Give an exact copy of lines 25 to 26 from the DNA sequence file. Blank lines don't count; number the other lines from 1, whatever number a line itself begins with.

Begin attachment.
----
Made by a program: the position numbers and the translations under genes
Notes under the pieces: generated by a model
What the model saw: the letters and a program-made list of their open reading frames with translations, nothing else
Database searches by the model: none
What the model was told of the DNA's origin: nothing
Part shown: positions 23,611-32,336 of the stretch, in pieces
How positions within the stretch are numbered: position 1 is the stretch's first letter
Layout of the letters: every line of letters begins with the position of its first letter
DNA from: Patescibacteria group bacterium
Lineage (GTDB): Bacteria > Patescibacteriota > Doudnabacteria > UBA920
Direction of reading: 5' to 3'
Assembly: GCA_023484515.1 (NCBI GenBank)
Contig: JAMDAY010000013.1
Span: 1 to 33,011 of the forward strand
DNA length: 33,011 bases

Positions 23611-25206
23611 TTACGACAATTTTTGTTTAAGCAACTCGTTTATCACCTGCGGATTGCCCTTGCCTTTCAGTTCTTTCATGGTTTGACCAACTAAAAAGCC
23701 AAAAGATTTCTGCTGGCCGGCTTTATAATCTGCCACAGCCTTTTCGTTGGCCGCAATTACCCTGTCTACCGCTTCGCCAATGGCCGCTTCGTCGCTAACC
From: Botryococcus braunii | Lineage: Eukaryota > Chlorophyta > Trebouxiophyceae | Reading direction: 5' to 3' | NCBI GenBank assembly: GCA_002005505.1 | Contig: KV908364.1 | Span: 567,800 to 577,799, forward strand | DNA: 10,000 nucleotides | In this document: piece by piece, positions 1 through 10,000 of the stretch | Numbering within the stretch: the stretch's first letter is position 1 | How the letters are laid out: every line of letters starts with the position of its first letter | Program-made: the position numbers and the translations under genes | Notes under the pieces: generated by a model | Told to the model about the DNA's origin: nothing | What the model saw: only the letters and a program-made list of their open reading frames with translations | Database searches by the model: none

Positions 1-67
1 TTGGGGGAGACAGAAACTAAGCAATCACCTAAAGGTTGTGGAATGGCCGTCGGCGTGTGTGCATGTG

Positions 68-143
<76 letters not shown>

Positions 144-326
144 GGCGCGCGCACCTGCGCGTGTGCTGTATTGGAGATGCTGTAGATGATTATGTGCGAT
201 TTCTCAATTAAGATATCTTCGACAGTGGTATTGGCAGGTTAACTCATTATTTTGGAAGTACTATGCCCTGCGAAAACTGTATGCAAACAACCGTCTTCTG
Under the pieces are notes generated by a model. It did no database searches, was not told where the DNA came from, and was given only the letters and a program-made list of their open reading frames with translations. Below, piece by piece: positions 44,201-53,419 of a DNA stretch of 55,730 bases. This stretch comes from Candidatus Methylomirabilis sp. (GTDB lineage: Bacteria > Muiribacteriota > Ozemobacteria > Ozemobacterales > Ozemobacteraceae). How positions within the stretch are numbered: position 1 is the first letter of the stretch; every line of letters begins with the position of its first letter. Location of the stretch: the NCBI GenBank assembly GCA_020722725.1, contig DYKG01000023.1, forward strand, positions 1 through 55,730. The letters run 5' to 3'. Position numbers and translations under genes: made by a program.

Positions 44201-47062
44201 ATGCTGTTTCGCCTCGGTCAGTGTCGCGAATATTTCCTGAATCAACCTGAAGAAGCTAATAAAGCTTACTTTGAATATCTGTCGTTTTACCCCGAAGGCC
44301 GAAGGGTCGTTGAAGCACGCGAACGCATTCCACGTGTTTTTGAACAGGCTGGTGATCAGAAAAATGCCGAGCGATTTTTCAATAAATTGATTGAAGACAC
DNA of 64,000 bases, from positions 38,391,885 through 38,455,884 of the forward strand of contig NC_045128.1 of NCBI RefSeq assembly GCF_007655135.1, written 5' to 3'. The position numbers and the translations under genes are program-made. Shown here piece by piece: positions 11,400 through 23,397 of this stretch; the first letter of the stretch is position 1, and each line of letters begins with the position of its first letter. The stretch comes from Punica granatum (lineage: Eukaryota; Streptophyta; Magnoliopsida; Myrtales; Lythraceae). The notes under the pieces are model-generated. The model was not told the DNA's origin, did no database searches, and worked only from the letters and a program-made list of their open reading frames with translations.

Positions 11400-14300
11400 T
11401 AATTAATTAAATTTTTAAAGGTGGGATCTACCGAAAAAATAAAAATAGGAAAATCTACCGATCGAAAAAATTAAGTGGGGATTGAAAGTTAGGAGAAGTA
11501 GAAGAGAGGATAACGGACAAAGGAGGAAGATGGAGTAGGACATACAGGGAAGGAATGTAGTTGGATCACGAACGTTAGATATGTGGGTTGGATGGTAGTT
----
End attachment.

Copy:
144 GGCGCGCGCACCTGCGCGTGTGCTGTATTGGAGATGCTGTAGATGATTATGTGCGAT
201 TTCTCAATTAAGATATCTTCGACAGTGGTATTGGCAGGTTAACTCATTATTTTGGAAGTACTATGCCCTGCGAAAACTGTATGCAAACAACCGTCTTCTG